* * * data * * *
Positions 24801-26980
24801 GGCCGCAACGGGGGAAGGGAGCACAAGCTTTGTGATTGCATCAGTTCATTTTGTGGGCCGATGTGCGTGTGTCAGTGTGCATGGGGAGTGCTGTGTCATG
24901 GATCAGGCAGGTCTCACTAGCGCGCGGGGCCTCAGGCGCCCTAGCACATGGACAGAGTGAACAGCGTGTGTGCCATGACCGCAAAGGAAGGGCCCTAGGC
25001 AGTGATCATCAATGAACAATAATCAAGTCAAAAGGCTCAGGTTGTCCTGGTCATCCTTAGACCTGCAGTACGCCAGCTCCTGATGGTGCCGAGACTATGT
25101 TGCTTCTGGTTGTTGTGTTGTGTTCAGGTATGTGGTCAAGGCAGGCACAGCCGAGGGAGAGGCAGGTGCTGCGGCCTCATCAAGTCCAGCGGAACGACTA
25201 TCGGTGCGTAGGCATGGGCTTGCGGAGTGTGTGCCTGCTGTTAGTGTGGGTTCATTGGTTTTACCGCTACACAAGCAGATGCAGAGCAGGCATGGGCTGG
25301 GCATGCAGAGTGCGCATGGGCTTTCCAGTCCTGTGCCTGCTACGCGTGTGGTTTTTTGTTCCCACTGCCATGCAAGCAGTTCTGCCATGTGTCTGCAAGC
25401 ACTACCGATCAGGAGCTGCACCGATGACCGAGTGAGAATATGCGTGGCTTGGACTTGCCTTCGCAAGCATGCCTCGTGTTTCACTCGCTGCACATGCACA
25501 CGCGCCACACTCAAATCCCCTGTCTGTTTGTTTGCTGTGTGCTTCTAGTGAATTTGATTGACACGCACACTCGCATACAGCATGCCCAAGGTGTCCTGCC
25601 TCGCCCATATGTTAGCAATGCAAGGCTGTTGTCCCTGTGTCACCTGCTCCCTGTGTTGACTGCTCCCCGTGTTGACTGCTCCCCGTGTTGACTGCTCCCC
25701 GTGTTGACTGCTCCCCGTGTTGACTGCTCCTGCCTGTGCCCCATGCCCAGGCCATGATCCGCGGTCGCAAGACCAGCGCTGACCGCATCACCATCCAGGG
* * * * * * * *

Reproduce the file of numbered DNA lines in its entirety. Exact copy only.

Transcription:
Positions 24801-26980
24801 GGCCGCAACGGGGGAAGGGAGCACAAGCTTTGTGATTGCATCAGTTCATTTTGTGGGCCGATGTGCGTGTGTCAGTGTGCATGGGGAGTGCTGTGTCATG
24901 GATCAGGCAGGTCTCACTAGCGCGCGGGGCCTCAGGCGCCCTAGCACATGGACAGAGTGAACAGCGTGTGTGCCATGACCGCAAAGGAAGGGCCCTAGGC
25001 AGTGATCATCAATGAACAATAATCAAGTCAAAAGGCTCAGGTTGTCCTGGTCATCCTTAGACCTGCAGTACGCCAGCTCCTGATGGTGCCGAGACTATGT
25101 TGCTTCTGGTTGTTGTGTTGTGTTCAGGTATGTGGTCAAGGCAGGCACAGCCGAGGGAGAGGCAGGTGCTGCGGCCTCATCAAGTCCAGCGGAACGACTA
25201 TCGGTGCGTAGGCATGGGCTTGCGGAGTGTGTGCCTGCTGTTAGTGTGGGTTCATTGGTTTTACCGCTACACAAGCAGATGCAGAGCAGGCATGGGCTGG
25301 GCATGCAGAGTGCGCATGGGCTTTCCAGTCCTGTGCCTGCTACGCGTGTGGTTTTTTGTTCCCACTGCCATGCAAGCAGTTCTGCCATGTGTCTGCAAGC
25401 ACTACCGATCAGGAGCTGCACCGATGACCGAGTGAGAATATGCGTGGCTTGGACTTGCCTTCGCAAGCATGCCTCGTGTTTCACTCGCTGCACATGCACA
25501 CGCGCCACACTCAAATCCCCTGTCTGTTTGTTTGCTGTGTGCTTCTAGTGAATTTGATTGACACGCACACTCGCATACAGCATGCCCAAGGTGTCCTGCC
25601 TCGCCCATATGTTAGCAATGCAAGGCTGTTGTCCCTGTGTCACCTGCTCCCTGTGTTGACTGCTCCCCGTGTTGACTGCTCCCCGTGTTGACTGCTCCCC
25701 GTGTTGACTGCTCCCCGTGTTGACTGCTCCTGCCTGTGCCCCATGCCCAGGCCATGATCCGCGGTCGCAAGACCAGCGCTGACCGCATCACCATCCAGGG